Global Pro-Family Gathering Opens

Pro-family activists and leaders from 61 countries kicked off the 5th global conference supporting traditional family values on Monday in Amsterdam.

Over 1,000 leaders, activists, scholars and legislators are expected to attend the World Congress of Families (WCF) on Aug. 10-12. Organizers have hailed the event as truly the "first worldwide congress of families" with delegates coming from 11 African states, and from as far away as Venezuela, South Africa, Moldova, Pakistan and Australia.

During the Congress, participants will discuss issues related to family life including abortion, marriage, declining birth rates, child-care vs. home care, education (including home-schooling), pornography and the exploitation of women and children.

"The broad national representation at WCF V demonstrates that the issues we'll discuss…are universal, touching families in North and South America, Europe, Africa, Asia and Australia," commented Larry Jacobs, managing director of the WCF.

In the United States, the legalization of abortion and same-sex marriage have recently become particularly hot topics due to the passing of several pieces of legislation.

The current health care reform bill sparked a frenzy of protest over the inclusion of abortion coverage paid for by tax dollars. One single pro-life group alone sent more than 100,000 letters to Congress in late July urging lawmakers to exclude abortion as a mandatory health benefit.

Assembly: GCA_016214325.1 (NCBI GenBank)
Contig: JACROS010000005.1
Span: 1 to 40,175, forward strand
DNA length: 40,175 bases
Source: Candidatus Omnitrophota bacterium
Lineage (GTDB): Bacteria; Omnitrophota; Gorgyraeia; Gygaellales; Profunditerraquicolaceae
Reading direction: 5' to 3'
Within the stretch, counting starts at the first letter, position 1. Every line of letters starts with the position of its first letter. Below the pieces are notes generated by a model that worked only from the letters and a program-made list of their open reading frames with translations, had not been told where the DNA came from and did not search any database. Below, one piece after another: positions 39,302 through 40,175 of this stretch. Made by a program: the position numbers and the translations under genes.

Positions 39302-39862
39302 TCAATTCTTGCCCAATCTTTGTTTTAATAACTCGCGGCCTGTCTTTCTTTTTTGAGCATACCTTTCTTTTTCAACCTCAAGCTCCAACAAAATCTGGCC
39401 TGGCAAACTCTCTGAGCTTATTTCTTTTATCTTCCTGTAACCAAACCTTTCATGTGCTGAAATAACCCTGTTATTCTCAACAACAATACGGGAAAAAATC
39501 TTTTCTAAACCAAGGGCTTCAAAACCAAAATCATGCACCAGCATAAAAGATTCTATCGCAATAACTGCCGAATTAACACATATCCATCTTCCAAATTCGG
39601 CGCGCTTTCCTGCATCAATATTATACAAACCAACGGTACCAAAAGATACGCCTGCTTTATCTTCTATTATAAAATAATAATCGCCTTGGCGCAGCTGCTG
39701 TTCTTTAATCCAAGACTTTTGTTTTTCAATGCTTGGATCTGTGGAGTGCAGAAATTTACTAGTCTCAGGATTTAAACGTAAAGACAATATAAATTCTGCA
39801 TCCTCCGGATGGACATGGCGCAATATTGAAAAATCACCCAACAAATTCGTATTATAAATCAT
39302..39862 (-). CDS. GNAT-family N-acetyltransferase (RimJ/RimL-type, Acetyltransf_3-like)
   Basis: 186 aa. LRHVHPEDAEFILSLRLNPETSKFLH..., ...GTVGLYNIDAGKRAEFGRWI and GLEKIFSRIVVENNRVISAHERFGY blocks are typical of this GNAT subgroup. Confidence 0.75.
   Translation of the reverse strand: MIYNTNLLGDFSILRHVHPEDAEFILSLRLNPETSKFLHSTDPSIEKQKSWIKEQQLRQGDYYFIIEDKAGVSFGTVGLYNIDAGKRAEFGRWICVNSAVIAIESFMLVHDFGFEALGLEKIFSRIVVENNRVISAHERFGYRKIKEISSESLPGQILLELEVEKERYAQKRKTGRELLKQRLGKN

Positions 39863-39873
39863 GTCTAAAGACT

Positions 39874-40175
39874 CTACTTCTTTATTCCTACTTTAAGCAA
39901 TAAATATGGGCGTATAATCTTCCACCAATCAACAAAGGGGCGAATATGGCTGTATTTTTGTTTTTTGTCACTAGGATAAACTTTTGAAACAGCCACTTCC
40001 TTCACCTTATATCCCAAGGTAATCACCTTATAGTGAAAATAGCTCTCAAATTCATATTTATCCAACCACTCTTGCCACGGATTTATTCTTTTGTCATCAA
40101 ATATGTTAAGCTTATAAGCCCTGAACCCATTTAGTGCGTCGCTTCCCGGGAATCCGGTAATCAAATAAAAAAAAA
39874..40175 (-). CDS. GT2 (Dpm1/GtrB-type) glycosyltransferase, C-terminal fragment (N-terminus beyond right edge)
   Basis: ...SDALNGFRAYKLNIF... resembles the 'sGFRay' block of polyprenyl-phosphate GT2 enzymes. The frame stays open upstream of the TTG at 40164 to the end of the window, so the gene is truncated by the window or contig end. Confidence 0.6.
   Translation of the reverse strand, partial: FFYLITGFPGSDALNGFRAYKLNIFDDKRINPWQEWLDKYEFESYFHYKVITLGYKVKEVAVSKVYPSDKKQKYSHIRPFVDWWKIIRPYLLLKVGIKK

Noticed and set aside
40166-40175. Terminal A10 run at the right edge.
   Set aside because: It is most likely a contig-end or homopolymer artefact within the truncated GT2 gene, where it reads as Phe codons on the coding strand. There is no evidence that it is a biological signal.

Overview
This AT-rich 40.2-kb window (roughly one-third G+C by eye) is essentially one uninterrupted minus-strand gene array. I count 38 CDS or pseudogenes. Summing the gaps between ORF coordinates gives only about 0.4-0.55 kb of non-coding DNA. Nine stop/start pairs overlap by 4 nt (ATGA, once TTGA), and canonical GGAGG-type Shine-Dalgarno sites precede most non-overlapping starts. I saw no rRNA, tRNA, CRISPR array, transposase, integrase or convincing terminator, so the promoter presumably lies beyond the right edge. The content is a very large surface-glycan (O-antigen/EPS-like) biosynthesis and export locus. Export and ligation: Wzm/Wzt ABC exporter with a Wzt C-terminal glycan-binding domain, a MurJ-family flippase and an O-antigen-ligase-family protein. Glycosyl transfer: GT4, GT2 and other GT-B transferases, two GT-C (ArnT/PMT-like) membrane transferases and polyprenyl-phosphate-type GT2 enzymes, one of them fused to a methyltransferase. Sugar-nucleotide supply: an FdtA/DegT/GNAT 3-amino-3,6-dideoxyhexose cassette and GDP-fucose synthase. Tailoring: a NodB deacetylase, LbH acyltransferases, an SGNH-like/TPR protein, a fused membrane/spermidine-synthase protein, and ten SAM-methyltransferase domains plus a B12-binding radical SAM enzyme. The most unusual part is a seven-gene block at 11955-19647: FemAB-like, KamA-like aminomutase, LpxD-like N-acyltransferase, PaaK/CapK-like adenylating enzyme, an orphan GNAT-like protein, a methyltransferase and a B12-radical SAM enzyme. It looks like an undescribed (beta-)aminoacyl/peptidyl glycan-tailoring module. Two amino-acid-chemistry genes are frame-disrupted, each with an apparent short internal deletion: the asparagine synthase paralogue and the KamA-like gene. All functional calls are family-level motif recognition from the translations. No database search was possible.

Also, in June, New Hampshire became the sixth and latest state to legalize same-sex marriage. New Hampshire joins Massachusetts, Connecticut, Iowa, Vermont, and Maine.

However, pro-family groups in Maine are fighting the legislation. They are currently banding together for the upcoming November election in an attempt to overturn the law that legalized same-sex marriage.

Critics of the WCF V have accused the event of being organized by fundamentalist Christians who are "anti-feminist, anti-choice, homophobic and against divorce."

However, participants and speakers of the event come from diverse religious backgrounds including from Judaism, Islam as well as secularism.

"Clearly, the social left is terrified of the Congress bringing a pro-family message to what it considers its turf," Jacobs said, responding to the opposition.

Some of the speakers at the Congress include Dr. Richard Land, president of the Ethics and Religious Liberty Commission of the Southern Baptist Convention; Rabbi Binyomin Jacobs, the chief rabbi of the Netherlands; Andre Rouvoet, Dutch deputy prime minister; Paul F. Mususu, executive director of Evangelical Fellowship of Zambia; and Dr. Farooq Hassan, international jurist and president of Pakistan Family Forum.

This year's Congress is co-sponsored by over 30 pro-family groups in the United States, Canada, Mexico, Latin America, Spain, Italy, Switzerland and Poland.

Founded in 1997 by Allan Carlson, the World Congress of Families is a project of The Howard Center for Family, Religion and Society in Rockford, Ill. Past Congresses were held in Prague, Czech Republic (1997); Geneva, Switzerland (1999); Mexico City, Mexico (2004); and Warsaw, Poland (2007).

For the first time, the WCF will be webcast live on the Internet with video and audio.

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